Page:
// convert each element of the string array to type Integer and add it to a treeSet container. 
        for (int i=0; i<strNumberArr.length; i++)
            numbers.add(new Integer(Integer.parseInt(strNumberArr[i])));
    else if (strAction.equals("SUM")) {
        Iterator it = numbers.iterator();
        int total = 0;

        while (it.hasNext()) {
            total += (Integer)(;
    else if (strAction.equals("MAX")) {
        outToClient.writeBytes("The max is: " + Integer.toString(numbers.last()));
    else if (strAction.equals("MIN")) {
        outToClient.writeBytes("The max is: " + Integer.toString(numbers.first()));


share|improve this question
not a question to be found... – Paul Sonier Jul 22 '11 at 0:05
Sorry, I was editing it. – rexbelia Jul 22 '11 at 0:12

Since you are using readLine(), I would guess that you actually need to send line terminators.

share|improve this answer
You mean a carriage-return/line-feed sequence ("\r\n"), a single carriage-return ("\r"), or a single line-feed ("\n")? So would I be concatinating it when I'm writing bytes to the server? – rexbelia Jul 22 '11 at 18:18
I added \r\n to the client side but made no difference. And when I entered 3 for MAX, it throws the following expception Exception in thread "Thread-0" java.util.NoSuchElementException at java.util.TreeMap.key(Unknown Source) at java.util.TreeMap.lastKey(Unknown Source) at java.util.TreeSet.last(Unknown Source) at CalRequest.processRequest( at at Source) – rexbelia Jul 22 '11 at 18:52
45 views but no answer, great. – rexbelia Jul 28 '11 at 17:23
The other thing that usually causes this is that you need to flush the sockets after writing something. Otherwise it will just wait for more data to arrive so it can all be sent in a large bunch. I really don't know if this is the problem here; some environments flush automatically upon encountering newline characters, but it is definitely worth a try. – Ringding Jul 30 '11 at 8:04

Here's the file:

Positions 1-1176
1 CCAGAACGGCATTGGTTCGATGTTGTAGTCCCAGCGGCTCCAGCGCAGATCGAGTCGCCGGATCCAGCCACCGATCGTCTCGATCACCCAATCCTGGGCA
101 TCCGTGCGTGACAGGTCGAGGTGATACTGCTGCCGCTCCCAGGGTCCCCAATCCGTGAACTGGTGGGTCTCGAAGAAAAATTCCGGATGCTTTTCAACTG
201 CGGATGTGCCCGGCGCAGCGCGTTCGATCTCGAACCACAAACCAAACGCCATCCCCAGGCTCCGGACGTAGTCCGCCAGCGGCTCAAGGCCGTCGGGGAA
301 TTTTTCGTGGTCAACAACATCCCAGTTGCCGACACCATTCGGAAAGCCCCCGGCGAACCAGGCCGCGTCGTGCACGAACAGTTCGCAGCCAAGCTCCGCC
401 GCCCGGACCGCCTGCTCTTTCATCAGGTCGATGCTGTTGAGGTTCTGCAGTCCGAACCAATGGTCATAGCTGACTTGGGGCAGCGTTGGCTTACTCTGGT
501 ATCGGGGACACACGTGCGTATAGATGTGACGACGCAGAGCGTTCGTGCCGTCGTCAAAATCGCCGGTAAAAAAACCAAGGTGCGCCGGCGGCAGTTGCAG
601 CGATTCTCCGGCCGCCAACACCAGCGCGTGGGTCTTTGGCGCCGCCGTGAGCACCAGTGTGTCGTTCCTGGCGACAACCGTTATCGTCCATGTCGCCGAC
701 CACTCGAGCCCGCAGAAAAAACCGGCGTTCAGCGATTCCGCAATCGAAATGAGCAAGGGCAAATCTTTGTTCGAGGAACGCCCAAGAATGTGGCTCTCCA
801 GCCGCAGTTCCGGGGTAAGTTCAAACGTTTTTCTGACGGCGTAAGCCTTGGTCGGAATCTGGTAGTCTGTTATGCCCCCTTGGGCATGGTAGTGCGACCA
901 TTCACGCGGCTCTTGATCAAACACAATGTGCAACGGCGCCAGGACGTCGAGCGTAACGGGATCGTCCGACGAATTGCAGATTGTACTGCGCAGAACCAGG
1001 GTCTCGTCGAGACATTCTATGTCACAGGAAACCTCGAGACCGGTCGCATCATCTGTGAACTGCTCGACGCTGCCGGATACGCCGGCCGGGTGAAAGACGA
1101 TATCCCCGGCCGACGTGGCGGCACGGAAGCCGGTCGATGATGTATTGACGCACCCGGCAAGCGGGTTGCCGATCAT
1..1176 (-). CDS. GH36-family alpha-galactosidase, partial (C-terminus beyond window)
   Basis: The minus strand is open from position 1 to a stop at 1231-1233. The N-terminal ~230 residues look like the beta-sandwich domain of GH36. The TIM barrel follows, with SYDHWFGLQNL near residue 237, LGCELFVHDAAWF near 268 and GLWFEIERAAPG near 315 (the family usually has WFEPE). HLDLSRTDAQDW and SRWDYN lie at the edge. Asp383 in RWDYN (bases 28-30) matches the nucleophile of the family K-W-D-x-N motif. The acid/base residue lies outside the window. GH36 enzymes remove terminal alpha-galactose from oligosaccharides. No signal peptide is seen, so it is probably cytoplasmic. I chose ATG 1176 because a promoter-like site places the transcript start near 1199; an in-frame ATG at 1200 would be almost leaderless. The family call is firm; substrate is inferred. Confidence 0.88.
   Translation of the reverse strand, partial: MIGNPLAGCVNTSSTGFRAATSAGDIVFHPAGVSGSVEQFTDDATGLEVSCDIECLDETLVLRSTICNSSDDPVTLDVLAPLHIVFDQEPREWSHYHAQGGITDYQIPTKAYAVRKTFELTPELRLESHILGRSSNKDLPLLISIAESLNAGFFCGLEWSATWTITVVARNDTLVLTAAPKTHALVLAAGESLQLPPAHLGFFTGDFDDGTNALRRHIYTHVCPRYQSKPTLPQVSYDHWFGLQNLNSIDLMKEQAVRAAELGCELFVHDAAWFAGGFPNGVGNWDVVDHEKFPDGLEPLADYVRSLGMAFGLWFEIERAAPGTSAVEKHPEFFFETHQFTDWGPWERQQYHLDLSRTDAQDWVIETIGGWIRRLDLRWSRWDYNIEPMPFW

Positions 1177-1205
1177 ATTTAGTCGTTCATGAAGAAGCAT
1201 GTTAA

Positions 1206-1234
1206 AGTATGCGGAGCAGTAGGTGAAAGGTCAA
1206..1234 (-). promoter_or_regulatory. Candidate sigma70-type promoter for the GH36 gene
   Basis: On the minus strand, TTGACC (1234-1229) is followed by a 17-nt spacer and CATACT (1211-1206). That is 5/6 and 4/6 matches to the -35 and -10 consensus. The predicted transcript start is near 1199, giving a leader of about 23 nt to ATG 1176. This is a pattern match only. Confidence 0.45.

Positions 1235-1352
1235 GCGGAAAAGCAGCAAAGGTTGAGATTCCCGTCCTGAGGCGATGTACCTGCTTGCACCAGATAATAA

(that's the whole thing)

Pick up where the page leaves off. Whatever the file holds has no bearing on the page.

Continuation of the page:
My experience with TCP socket communications uses ASCII data exclusively, and my code reflects that I believe. If that's the case for you, you may want to try this:

First, try instantiating your data streams like this:

socket     = new Socket (Dest, Port);
toServer   = new PrintWriter (socket.getOutputStream(), true);
fromServer = new BufferedReader (new InputStreamReader
    (socket.getInputStream()), 8000);

The true at the end the printWriter constructor tells it to auto flush (lovely term) the buffer when you issue a println.

When you actually use the socket, use the following:

toServer.println (msg.trim());
resp = fromServer.readLine().trim();

I don't have to append the \n to the outgoing text myself, but this may be related to my specific situation (more on that below). The incoming data needs to have a \n at its end or readLine doesn't work. I assume there are ways you could read from the socket byte by byte, but also that the code would not be nearly so simple.

Unfortunately, the TCP server I'm communicating with is a C++ program so the way we ensure the \n is present in the incoming data isn't going to work for you (And may not be needed in the outgoing data).

Finally, if it helps, I built my code based on this web example:

Edit: I found another code example that uses DataOutputStream... You may find it helpful, assuming you haven't already seen it.

share|improve this answer